Home Buying in Excelsior>Question Details

Tlstone722, Home Buyer in Eden Prairie, MN

I am considereing making an offer on a REO property that was once our family home.

Asked by Tlstone722, Eden Prairie, MN Tue Jun 14, 2011

Emotions aside, this home has been neglected for the last 30 years and is now in need of major repairs. I am in contact with the neighbors - some of which were neighbors when we lived there and family members who are still in the area. Everyone is telling me that the home also has a mold issues.

When submitting an offer, 1) is it best to provide "estimates" for the repairs to substantiate the "low offer" and 2) regarding the mold - do I bring that up in the offer or re-address after the inspection? If the mold turns out to be extensive, can the offer be withdrawn?

Not sure how to proceed. The home has not been listed on the MLS yet. So not sure what the asking price will be but do have a good idea on the market for that area.

Help the community by answering this question:


Many of these REO homes are moving quickly in Excelsior. You should be ready to move quickly. We can find out who holds the mortgage, when it may be listed and with whom. You want to be first in line with an offer.

The owner (could be several depending on how the mortgage was pieced out) will do an appraisal and / or a Brokers Professional Opinion (BPO) of the property so they are aware of the condition.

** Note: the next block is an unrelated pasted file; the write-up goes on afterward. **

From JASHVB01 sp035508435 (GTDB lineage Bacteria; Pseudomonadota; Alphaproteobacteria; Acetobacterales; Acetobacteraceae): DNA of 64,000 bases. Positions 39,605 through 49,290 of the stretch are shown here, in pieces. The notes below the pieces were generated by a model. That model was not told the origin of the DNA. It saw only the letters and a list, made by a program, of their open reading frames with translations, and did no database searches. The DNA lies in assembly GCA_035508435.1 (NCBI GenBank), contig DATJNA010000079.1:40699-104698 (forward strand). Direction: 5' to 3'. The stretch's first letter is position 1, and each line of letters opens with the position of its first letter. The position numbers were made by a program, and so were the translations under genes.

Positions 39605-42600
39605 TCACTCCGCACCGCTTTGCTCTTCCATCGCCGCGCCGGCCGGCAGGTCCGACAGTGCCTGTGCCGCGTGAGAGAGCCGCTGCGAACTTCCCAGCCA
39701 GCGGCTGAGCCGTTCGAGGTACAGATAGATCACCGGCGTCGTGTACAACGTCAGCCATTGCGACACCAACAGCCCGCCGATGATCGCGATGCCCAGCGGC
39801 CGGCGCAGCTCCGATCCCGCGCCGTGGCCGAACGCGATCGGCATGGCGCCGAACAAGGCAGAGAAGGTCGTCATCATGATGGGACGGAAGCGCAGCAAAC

Usually we work these problems backwards starting with market value if the home were in great shape. Subtract the cost of renovation (you need to walk through with a reno contractor). Subtract another 10% (at least) for contingencies. Now you have an idea of what a reasonable offer might be.

If there are mold issues this home may not qualify for financing. Are you paying cash? Some of our lenders may offer a construciton loan to fund you though the reno period then change to traditional financing.
0 votes Thank Flag Link Wed Jun 15, 2011
Very likely, the price will reflect the condition of the home. Foreclosure pricing has become much more competitive. Excelsior is a popular area and if this home is well-located, it is quite probable that it will sell quickly. Last week a foreclosure home in the area had multiple offers in the first day and it was in horrible condition. Some banks are waiting for a week to accept offers. You want to be ready to act quickly. Cover all of your bases. Ask the neighbors to inform you of activity. Most often signs are NOT posted in the yard. However, usually notices are posted at the front door including presence of mold. Contact a realtor to help you through the process. Realtors have immediate notice of newly listed homes. Have a "Saved Search" on a real estate website so you are informed as soon as new homes are listed in the area. Have financing in place. If a cash offer, have a letter/statement from a financial institution indicating your ability to purchase. If at all possible, have a reliable contractor visit the home with you.
Good luck!
0 votes Thank Flag Link Wed Jun 15, 2011